Dr Ramakanta Panda
Ask any woman which disease she's most afraid of, and the reply you will usually get is breast cancer. The reality however is very different; heart disease kills more women than any other disease. This comes as a surprise to most, as heart disease was always thought to be a 'man's disease'. In reality, women are as much at risk for heart disease as men are, but are protected by their hormones till they reach menopause.
The hormone estrogen is responsible for the strengthening of arteries but risks posed by lifestyle changes are overpowering the protection given by estrogen. Risk factors such as smoking, erratic working hours, obesity and stress are no longer associated only with men. In India, within the next 10 years, it is expected that one out of every three women will die of heart disease.
Another sad statistic is that a much larger percentage of women die within one year after having a heart attack, as compared to men. The reasons for this are not well understood yet. One possible explanation is that women tend to get heart disease later in life and are therefore more likely to have co-existing chronic conditions. Women also tend to get less treatment than men, because they are typically not the main earning member of the family. This is seen all over the world and in our country as well.
Dr Panda is vice chairman and managing director, Asian Heart Institute
Some little-known facts
- Women who smoke are at risk of having a heart attack 19 years earlier than non-smoking women.
- Women with diabetes are three to seven times more likely to have heart attacks.
- Women are almost twice as likely as men to die after by-pass surgery.
- Women often do not have the typical symptoms of angina (chest pain radiating to the arms) or other symptoms. associated with a heart attack. Therefore they are often not diagnosed correctly and in appropriate time.
- Women are 20 per cent more likely than men to die in the hospital following a heart attack.
- Women receive less aggressive treatment than men for their heart disease.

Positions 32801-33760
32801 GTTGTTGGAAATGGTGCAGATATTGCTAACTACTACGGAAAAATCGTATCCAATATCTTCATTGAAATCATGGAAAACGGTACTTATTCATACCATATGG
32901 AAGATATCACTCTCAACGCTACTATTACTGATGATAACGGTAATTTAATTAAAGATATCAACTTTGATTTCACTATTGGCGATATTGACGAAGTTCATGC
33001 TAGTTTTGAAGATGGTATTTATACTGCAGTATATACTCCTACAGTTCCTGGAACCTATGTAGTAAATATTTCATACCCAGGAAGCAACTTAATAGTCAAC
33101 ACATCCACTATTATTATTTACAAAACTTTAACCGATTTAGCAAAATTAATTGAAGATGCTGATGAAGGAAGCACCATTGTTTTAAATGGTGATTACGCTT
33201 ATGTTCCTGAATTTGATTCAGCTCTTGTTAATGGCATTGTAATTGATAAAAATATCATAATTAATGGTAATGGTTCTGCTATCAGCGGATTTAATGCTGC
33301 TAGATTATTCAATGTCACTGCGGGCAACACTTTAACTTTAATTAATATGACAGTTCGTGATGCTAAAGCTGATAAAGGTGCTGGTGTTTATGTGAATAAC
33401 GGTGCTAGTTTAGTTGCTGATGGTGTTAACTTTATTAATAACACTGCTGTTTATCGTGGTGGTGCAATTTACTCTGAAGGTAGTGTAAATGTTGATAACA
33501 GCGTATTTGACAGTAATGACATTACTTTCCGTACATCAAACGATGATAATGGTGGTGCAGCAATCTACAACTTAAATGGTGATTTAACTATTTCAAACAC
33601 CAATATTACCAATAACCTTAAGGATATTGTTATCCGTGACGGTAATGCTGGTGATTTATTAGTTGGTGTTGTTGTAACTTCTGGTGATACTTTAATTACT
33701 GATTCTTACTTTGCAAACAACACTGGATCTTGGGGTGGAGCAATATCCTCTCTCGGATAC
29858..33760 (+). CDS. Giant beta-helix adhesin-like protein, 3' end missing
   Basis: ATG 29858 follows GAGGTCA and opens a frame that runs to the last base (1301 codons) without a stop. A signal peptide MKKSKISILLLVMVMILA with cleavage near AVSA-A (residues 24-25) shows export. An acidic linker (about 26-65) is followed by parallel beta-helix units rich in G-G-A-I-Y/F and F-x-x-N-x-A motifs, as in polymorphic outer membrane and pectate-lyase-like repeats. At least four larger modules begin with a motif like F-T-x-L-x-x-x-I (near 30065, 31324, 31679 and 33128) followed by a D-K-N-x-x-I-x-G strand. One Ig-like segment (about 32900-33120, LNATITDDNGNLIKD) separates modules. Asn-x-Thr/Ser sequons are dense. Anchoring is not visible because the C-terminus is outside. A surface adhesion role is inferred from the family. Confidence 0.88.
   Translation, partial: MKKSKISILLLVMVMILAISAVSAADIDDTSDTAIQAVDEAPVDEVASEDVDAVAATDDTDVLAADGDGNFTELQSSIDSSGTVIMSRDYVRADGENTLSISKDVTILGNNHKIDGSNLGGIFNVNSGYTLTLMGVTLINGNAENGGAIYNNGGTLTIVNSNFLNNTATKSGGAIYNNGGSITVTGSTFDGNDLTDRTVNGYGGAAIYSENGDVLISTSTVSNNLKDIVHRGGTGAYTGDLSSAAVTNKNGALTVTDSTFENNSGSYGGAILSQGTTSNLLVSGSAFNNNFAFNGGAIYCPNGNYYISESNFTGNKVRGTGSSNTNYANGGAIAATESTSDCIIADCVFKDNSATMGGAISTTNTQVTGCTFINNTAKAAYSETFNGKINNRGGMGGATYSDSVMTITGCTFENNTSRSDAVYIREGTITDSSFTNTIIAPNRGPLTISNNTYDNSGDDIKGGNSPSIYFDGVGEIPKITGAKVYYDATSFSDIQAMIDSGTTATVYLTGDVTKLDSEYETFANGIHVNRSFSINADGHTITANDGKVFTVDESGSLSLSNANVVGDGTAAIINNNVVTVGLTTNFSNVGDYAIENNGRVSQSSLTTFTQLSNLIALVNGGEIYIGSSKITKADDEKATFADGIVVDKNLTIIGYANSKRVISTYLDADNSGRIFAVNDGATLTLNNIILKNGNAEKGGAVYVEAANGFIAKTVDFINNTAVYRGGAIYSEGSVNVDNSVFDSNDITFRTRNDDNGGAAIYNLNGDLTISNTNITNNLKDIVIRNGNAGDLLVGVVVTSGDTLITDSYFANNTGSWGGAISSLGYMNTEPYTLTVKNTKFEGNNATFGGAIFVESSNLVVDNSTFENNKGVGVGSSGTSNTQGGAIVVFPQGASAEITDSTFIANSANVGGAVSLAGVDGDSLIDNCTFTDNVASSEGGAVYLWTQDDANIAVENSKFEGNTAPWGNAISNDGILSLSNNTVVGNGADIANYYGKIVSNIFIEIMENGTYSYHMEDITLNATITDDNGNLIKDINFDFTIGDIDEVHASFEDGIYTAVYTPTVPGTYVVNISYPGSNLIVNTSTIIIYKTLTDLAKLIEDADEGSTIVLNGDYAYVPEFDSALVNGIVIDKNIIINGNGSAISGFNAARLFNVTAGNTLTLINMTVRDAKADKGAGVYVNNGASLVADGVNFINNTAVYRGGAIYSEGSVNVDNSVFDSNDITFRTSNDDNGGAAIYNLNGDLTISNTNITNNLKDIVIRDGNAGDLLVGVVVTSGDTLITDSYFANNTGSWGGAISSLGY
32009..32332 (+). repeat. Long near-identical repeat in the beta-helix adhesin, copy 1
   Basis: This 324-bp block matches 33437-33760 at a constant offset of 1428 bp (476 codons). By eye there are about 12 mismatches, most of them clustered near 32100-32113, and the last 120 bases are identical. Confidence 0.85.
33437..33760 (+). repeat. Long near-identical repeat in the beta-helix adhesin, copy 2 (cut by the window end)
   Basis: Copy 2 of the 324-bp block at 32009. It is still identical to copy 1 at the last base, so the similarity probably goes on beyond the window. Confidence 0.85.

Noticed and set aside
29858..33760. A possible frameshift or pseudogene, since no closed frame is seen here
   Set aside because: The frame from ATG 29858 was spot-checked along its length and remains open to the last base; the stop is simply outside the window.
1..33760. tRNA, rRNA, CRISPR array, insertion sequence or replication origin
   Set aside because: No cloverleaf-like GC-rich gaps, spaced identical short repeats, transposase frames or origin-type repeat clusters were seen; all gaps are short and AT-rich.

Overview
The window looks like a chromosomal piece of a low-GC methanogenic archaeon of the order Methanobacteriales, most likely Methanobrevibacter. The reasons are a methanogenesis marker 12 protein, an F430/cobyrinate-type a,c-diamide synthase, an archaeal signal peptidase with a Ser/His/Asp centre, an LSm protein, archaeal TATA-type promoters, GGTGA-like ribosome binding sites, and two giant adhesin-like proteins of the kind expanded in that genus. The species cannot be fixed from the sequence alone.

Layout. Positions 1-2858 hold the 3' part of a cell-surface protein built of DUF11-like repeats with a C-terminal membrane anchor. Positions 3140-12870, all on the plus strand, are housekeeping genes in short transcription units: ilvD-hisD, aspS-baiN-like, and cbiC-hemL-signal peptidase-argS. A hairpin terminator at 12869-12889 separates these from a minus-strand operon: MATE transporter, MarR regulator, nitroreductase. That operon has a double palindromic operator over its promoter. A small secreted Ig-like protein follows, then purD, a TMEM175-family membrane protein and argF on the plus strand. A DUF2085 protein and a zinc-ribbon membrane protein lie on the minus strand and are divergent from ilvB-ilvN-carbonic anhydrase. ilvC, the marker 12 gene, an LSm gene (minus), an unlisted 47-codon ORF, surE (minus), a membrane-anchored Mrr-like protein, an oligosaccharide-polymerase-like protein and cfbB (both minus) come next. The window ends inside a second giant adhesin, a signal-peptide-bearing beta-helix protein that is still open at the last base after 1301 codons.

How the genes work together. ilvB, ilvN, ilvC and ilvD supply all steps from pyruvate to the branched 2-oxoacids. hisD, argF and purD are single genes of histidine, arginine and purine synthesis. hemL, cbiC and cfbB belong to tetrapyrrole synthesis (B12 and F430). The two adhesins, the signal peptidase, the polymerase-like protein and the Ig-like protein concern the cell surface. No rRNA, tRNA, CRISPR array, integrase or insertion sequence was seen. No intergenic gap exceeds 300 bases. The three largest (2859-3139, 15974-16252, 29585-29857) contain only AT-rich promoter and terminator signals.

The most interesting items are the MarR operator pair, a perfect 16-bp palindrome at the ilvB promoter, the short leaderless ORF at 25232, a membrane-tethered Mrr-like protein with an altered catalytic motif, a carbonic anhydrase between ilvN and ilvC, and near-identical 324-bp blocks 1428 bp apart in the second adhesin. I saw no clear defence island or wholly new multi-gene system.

Some more heart-healthy tips
- Substitute lower-fat foods for higher-fat ones. Some examples include skim or 1 per cent milk instead of whole milk. Saturated fats are typically solid at room temperature. Try the squeeze test: the firmer the fat, the more it's saturated. AVOID AT ALL COSTS!
- Reduce your sodium intake to no more than 2,400 mg of sodium or 1 1/4 teaspoons of salt per day.
- Know your numbers. The first step towards better heart health is to know where you stand currently. For that it is very important for you to know your health numbers. Get your lipid profile, blood sugar levels and BP regularly checked. Have regular physical exams that include tests to see if, your are at risk for cardiovascular disease.
- Don't let the weighing scale rule you. It is important to maintain a healthy weight, according to your height, but it is more important to eat a healthful diet and exercise regularly.
- Follow your grandparents. Every day fad diets spring up, and foods tend to go in and out of fashion, as fast as clothes. The 'sensible diet' preached and followed by our forefathers is the best for health. Eat healthy and don't crash diet.
- Get yourself checked . Keep a tab on your last visit to your doctor. Don't miss your follow-ups. It is always advisable to go in for a complete health check-up at least once a year.
- Sugar is not so sweet. If you have diabetes, keep the blood sugar under 'tight control'. Remember, physical activity is the best way to burn off excess sugar in the blood. Those with diabetes are more prone to heart disease, especially women.